Crows, ravens and jays (Corvidae) are a group of perching birds that also includes jackdaws, rooks, magpies, nutcrackers, choughs and treepies. In total, there are more than 120 species that belong to the crow family.
Crows, ravens and jays are medium to large birds. The group includes the largest members of the perching birds. Many crows, ravens and jays have large wingspans. They have a robust body, strong feet and sturdy bills. Their nares (nasal openings) are fringed by bristle-like feathers known as rictal bristles. In temperate areas, most members of the group are partly or entirely black, blue, iridescent blue or iridescent purple. Some species, such as the magpies and jays, are more varied in color. They might have plumage with a mixture of black, white, grey and blue markings.
Members of this group of birds are thought to be highly intelligent, not just among birds but among all animals. Crows and rooks have demonstrated tool making abilities while European magpies have exhibited self-awareness in mirror tests.
Many members of the crow family establish and protect territories either during the breeding season or throughout the year. When threatened, some corvids can defend their offspring or territories aggressively and are known to attack large animals such as other birds, dogs or cats. Many species of corvids form social groups and hierarchies for foraging and breeding.
Many species of corvids have flourished in human environments. But while such species have enjoyed healthy populations, a few corvids have experienced declines. Examples of threatened members of the crow family include the Florida scrub jay, the Mariana crow and the New Zealand raven.
Crows and their relatives form strong pair bonds and in some species this association is life-long. In most species, nests are constructed in trees or on rock ledges. Nests are built using twigs, grass and other plant materials. Females lay between 3 and 10 eggs and young fledge after about 10 days.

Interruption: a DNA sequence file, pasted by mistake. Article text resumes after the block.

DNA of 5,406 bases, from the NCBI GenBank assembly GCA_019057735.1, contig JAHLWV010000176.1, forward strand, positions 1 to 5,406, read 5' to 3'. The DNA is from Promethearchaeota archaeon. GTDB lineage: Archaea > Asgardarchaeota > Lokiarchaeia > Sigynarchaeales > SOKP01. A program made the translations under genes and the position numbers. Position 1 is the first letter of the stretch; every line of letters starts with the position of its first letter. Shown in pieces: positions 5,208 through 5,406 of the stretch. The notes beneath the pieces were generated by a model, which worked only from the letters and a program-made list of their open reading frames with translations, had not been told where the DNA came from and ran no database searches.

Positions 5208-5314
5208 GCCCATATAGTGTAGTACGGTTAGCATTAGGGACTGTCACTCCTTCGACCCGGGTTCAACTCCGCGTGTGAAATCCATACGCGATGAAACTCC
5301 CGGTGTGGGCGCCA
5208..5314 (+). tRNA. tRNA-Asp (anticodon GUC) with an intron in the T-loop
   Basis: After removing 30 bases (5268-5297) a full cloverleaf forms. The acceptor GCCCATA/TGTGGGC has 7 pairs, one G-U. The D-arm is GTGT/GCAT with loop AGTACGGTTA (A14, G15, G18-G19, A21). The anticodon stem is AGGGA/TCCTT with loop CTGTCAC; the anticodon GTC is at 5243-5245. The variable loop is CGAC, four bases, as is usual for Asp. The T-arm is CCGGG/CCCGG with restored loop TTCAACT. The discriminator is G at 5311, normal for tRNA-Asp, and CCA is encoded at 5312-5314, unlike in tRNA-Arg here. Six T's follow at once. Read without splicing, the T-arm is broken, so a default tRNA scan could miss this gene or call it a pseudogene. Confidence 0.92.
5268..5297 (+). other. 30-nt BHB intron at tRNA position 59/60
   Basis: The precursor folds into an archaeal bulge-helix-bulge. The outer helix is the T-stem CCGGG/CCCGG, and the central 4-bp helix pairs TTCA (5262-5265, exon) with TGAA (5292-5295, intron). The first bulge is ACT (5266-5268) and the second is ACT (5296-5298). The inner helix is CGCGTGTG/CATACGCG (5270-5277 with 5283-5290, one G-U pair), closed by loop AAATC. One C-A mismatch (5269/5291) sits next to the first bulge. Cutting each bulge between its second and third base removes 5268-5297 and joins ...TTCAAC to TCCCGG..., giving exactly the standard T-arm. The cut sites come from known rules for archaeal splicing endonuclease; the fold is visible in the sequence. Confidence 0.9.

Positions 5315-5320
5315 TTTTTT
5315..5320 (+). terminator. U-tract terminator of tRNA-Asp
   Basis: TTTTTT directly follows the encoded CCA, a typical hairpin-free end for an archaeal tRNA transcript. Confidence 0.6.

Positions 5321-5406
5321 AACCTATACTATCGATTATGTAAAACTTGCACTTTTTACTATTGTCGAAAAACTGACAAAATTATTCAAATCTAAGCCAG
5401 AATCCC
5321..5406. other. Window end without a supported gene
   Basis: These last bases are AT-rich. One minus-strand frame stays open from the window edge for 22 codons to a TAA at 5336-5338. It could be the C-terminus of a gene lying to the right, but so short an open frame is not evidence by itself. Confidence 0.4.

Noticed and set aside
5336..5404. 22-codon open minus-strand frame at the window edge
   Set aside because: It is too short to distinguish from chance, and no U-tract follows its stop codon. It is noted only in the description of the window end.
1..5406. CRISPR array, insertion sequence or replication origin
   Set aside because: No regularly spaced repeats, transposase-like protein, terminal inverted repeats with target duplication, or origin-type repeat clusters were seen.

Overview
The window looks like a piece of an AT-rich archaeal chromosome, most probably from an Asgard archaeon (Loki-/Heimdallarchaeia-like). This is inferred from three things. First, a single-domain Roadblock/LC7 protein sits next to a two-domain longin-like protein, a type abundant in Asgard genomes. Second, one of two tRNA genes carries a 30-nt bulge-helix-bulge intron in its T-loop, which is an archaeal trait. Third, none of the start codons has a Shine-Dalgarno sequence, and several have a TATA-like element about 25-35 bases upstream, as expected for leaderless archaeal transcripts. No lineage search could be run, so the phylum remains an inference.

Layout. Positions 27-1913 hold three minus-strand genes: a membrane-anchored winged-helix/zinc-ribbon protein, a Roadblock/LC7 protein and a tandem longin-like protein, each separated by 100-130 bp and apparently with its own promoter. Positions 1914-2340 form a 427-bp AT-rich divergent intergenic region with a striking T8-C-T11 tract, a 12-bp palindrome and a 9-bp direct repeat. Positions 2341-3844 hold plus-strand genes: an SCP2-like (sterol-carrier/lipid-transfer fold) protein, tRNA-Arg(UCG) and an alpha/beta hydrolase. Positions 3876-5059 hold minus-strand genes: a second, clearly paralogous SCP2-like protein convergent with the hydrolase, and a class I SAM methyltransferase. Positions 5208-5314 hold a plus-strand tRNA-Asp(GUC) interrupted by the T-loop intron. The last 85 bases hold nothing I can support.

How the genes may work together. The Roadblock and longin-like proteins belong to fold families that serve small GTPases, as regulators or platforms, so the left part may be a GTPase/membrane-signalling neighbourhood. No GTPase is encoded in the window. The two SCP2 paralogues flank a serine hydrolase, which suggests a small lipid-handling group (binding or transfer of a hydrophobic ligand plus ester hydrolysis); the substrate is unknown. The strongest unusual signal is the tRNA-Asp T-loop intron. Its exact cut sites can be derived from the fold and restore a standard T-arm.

The largest member of the crow family is the common raven which grows to more than 26 inches in length and weighs 3 pounds. The smallest member of the crow family is the dwarf jay which grows to about 8 inches and weighs little more than an ounce.
Crows, ravens and jays have a nearly-worldwide distribution. They are absent from only the southern tip of South America and the polar regions. The group is most diverse in tropical regions of Central America, South America, Asia and Europe. Most members of the crow family do not migrate although when food shortages occur, populations do relocate.
Animals > Chordates > Birds > Perching Birds > Crows, Ravens and Jays
The crows, ravens and jays are divided into about a dozen subgroups, some of which include New World jays, grey jays, azure-winged magpies, Holarctic magpies, Stresemann's bushcrow, piapiac, true crows, nutcrackers, Old World jays, Oriental magpies, treepies and choughs.
The crow family is thought to have originated in Australia and spread throughout the world. The closest relatives of the crows, ravens and jays are thought to be the birds of paradise and shrikes. There remains considerable ambiguity regarding the exact lineages and their relationships within the crow family. The earliest members of the crow family date back about 17 million years ago to the middle Miocene. Known fossils include Miocorvus, Miocitta, Miopica and Henocitta.
Crows, ravens and jays feed a variety of foods including small mammals, birds, invertebrates as well as fruits, seeds and berries. Some members of the crow family feed on insects such as grasshoppers while others feed on carrion.